Retirement Happiness – At My Age Money Is … by Bill Storie

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At my age, money is ….

This is the 3rd in the weekly Series called Retirement Happiness. In this Series we discuss the issues and concerns about money, and how its various components are so inter-twined that sometimes we cannot see a solution to our constant fear of running out of money as we get older.

Part 6  –           The Nest Egg

The phrase “Nest Egg” apparently was coined from farmers’ practice of placing real or fake eggs in nests to encourage hens to lay more eggs. More eggs means more money.

Nowadays we use the expression to describe the amount of money we have stashed away for our retirement. Unfortunately it doesn’t end at a definition. It is perhaps the most confusing and troubling aspect of our retirement lives, notwithstanding health issues.

The idea that we just stash the money away over many years, then when we hit the retirement years, voila, all will be good. We can lie on the beach and think about everything other than money. Yeah right.

We’ve discussed investments in earlier Issues in this column. That is the income and capital protection side of the equation. On the other side is spending the retirement fund, which we will get to in later Issues, but for the time being we are constantly thinking about how much of the nest egg we can leave to the kids and grandkids.

Perhaps some of you are even wondering if you should leave anything to them.

“Blow the lot “, I hear you say.

In truth, for many people it is a very worrying issue. Finding the balance between having enough money for yourself to live on, while trying to leave some when you’ve departed. Staying solvent and in the black is a good hedge against all kinds of concerns. You will sleep better, you will not be afraid to express your opinion and you will be confident about yourself. Money talks. And it talks to you every day.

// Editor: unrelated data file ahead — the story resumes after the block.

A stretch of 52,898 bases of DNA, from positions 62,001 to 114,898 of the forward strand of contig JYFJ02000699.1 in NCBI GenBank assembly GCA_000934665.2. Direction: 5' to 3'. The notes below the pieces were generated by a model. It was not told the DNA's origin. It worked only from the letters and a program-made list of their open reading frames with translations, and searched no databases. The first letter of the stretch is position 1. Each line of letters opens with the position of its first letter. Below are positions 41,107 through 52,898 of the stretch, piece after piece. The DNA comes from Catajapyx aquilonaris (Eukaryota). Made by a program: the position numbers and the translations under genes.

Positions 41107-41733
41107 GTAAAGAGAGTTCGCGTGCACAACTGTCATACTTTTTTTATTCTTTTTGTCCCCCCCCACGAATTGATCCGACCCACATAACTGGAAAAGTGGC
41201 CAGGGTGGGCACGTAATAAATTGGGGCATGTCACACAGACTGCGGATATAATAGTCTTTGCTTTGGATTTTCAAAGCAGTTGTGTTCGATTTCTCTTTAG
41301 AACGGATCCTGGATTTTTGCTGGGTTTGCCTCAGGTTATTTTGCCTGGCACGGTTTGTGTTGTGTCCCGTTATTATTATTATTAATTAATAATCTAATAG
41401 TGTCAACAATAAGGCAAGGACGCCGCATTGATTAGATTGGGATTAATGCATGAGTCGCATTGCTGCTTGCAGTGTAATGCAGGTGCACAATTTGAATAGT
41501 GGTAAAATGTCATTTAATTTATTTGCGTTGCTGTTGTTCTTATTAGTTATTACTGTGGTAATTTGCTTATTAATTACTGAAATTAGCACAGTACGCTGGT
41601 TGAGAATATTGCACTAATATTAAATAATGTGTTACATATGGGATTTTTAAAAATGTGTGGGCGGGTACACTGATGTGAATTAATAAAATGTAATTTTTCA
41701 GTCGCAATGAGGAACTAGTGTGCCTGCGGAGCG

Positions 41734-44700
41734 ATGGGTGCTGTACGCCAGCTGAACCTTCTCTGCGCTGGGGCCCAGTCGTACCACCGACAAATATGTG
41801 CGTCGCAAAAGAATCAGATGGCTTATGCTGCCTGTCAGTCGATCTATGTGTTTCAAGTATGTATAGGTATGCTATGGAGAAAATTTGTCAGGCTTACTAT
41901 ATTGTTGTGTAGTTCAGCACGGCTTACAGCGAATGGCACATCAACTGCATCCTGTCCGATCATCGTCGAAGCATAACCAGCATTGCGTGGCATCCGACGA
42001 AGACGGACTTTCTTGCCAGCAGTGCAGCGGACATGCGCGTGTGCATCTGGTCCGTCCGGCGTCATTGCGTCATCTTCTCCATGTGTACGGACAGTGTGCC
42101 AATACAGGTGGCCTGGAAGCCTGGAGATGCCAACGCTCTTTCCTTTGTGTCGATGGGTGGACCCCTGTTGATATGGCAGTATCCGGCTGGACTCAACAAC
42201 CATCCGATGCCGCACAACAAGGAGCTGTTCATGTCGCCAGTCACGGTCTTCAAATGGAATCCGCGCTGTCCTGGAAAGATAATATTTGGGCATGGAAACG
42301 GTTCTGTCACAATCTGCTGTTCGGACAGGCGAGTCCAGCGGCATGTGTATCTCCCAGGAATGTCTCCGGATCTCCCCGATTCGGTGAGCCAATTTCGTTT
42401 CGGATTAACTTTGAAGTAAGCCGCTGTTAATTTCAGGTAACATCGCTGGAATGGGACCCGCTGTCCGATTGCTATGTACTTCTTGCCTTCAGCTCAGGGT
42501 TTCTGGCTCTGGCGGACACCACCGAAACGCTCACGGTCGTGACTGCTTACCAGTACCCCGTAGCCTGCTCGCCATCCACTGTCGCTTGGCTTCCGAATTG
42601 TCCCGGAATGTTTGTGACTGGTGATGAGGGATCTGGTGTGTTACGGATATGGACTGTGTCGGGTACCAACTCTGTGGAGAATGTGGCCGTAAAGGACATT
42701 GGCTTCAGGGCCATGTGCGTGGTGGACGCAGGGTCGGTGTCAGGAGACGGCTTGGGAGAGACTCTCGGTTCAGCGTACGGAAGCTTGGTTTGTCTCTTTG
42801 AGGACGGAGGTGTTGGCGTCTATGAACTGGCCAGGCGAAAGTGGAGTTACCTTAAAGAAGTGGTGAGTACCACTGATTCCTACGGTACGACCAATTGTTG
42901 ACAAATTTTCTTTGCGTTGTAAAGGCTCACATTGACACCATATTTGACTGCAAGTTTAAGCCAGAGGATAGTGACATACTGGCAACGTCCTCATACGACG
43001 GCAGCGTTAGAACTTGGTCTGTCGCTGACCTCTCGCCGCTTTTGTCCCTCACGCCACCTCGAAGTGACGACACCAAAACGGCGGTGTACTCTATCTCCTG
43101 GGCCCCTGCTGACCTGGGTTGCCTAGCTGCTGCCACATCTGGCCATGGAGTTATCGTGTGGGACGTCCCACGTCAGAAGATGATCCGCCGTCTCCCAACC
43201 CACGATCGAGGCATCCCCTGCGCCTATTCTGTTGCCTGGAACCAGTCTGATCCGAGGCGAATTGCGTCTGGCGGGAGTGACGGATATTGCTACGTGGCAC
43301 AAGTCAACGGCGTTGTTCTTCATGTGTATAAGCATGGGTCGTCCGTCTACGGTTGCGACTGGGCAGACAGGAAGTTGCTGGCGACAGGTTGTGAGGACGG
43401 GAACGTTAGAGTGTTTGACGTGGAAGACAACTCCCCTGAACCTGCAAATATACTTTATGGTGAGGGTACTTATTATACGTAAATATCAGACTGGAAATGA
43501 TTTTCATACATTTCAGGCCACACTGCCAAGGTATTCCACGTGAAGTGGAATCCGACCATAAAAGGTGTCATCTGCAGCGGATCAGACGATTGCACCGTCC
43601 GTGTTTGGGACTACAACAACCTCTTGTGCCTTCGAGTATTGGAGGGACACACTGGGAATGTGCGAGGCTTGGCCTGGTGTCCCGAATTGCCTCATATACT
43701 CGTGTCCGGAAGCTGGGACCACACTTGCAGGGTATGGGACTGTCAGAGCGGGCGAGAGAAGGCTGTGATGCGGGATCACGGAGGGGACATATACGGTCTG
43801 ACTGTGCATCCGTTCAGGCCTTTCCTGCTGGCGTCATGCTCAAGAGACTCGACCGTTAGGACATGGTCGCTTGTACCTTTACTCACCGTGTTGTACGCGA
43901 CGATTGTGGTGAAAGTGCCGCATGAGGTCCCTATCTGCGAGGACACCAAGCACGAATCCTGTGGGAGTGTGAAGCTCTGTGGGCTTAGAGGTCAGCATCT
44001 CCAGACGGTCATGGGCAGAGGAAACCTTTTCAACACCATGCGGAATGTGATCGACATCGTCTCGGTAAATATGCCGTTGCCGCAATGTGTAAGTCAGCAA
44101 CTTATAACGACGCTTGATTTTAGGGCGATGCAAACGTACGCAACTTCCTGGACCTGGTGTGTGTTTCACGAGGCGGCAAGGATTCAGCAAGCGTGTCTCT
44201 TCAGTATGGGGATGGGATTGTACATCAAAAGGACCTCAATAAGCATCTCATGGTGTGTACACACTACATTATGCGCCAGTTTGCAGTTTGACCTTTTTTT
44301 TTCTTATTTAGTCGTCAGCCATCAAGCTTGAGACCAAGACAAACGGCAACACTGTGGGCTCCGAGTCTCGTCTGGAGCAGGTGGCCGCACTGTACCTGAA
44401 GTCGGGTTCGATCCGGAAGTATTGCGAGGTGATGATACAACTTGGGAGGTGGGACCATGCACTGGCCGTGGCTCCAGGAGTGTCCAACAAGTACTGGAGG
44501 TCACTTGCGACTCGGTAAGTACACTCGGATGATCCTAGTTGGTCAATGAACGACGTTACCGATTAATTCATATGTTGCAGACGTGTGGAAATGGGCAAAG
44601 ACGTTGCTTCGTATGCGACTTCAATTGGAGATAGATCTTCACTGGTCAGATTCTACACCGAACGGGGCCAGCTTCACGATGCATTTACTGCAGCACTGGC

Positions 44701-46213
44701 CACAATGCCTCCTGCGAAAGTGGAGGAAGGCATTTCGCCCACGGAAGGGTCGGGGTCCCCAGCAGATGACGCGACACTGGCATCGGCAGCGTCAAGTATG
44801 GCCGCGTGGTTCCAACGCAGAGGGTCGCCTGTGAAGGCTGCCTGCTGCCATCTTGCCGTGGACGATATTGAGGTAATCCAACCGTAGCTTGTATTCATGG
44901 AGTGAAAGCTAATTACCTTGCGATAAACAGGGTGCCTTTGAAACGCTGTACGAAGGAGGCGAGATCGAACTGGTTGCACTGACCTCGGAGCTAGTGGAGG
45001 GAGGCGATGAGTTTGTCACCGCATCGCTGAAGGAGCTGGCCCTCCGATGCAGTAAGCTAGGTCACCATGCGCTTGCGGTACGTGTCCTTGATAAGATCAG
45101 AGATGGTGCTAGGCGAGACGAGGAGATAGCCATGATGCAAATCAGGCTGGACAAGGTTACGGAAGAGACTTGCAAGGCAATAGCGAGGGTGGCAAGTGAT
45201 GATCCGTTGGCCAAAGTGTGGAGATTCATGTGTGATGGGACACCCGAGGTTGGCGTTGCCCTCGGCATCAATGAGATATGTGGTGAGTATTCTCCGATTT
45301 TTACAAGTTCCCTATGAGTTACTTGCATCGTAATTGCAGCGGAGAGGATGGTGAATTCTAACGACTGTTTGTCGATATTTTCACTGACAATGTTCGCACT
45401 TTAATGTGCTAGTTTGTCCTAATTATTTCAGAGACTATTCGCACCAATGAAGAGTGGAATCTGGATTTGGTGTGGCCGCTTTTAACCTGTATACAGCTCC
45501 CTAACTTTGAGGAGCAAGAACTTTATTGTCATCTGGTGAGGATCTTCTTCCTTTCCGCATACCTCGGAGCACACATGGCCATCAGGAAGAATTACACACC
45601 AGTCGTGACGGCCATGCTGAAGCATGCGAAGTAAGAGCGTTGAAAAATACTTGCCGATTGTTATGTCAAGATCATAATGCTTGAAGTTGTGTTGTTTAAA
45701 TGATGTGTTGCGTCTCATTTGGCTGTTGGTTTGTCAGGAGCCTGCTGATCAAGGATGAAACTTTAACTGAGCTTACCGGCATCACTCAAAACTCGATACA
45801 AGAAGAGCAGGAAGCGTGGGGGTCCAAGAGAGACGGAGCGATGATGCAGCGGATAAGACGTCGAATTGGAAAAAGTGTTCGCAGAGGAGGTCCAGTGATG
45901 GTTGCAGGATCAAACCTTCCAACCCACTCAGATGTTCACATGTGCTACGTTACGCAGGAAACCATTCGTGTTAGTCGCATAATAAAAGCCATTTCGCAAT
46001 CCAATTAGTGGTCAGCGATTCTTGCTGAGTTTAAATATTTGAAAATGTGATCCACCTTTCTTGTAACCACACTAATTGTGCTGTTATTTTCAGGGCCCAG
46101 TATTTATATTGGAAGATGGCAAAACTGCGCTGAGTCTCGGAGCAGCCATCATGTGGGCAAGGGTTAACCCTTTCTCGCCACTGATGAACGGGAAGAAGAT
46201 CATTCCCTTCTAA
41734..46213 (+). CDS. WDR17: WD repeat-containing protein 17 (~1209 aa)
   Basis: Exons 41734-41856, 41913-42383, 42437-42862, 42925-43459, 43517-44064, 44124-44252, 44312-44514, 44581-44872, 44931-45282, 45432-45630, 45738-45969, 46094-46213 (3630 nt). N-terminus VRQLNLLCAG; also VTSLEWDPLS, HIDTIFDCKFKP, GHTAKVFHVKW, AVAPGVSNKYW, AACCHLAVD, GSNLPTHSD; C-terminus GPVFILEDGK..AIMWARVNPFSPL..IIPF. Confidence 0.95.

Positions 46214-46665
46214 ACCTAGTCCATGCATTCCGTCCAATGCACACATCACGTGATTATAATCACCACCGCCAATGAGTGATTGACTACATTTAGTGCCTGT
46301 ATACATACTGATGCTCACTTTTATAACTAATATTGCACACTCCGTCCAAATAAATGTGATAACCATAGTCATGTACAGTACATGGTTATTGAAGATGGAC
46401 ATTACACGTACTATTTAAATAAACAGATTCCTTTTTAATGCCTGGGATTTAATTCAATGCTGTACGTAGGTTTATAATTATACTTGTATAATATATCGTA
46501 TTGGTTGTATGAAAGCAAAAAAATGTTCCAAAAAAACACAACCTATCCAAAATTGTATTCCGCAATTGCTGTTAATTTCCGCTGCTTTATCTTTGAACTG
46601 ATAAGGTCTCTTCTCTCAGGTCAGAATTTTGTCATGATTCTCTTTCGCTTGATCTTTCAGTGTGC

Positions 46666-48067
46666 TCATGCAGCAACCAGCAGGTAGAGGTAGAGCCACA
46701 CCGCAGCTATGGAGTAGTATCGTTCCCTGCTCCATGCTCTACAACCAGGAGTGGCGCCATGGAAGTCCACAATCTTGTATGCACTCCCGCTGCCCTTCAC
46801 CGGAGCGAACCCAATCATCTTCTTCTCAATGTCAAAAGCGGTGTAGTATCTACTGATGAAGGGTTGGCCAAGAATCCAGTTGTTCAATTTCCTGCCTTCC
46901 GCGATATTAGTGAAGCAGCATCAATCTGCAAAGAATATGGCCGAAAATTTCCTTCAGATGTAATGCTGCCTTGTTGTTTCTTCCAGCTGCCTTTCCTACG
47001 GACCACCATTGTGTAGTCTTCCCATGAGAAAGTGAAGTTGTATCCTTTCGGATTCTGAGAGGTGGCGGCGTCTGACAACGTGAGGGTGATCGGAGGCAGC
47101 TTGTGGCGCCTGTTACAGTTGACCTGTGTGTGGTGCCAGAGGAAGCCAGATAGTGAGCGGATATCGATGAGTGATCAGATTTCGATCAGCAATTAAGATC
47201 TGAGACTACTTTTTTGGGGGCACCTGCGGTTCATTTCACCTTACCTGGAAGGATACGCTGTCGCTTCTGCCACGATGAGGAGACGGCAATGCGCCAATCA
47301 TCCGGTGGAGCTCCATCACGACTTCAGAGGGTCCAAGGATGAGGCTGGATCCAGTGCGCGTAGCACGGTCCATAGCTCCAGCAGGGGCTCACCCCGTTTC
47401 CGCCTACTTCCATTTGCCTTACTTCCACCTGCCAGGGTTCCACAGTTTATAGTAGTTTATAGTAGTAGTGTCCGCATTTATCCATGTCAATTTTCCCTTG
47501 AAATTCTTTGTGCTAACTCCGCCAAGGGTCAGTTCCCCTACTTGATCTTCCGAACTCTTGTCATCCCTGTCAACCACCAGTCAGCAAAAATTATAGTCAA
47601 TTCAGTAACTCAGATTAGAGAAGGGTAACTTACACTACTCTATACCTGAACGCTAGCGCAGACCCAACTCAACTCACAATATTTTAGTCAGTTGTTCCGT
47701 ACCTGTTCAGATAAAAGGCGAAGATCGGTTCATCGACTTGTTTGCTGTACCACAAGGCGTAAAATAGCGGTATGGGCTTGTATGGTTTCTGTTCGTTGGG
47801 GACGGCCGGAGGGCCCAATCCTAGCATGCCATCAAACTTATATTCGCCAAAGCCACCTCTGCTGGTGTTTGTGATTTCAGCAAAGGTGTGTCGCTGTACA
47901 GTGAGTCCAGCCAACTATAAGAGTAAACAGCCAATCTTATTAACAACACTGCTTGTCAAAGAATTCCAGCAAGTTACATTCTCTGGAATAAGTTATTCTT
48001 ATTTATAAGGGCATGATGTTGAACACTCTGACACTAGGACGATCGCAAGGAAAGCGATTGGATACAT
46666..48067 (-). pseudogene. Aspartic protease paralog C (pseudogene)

If the kids are going through hardship and need a little financial assistance, and you have some to spare, then by all means, give them some to tide them over. But don’t leave yourself short. They have time to recover and get back on their feet – you don’t !!

If they are spending needlessly on the basis that soon you’ll kick the proverbial bucket and then they’ll get your money to pay off loans, credit cards, etc, then it’s time to have a word with them. In fact, have several words with them. That is NOT a satisfactory lifestyle for them, and most assuredly not for you.

If you feel you should be able to enjoy yourself in your retirement years, and spend some money to do that, then you are most entitled to do so. And I’ll let you into a little secret – your kids want that for you too. Don’t let them put you on a guilt trip. They genuinely want you to have fun in your latter years. Don’t let them down.

Lastly, why not make it easy on everyone ……. State that your nest egg will skip a generation. Leave it all to the grandkids. Who’s going to argue with you…?

Generally

You should be able to instruct your pension provider, and in turn, the investment manager of your pension fund, what tolerance level you have for your investment decisions, ranging from “conservative” to “aggressive”. It is not an easy decision to make, especially to get it consistently right, so every appropriate financial advice must be taken. This is a broad overview and by no means can be classified as solid advice in your case. Be careful.

One response to “Retirement Happiness – At My Age Money Is … by Bill Storie

  1. Indeed a nest egg can tie you over any financial problem in the future. As one grows older we think we need less but that is not so..health problems get the most most slice as you spend more on medicines, hospital and caregivers. On the positive side you become peaceful confident and independent knowing you dont have to rely to your children for your financial needs. However some have problems when their kids rely on them financially. Then the battle ensues as to who will take control of the nest egg. Before you know it, it is gone and they live in penury.

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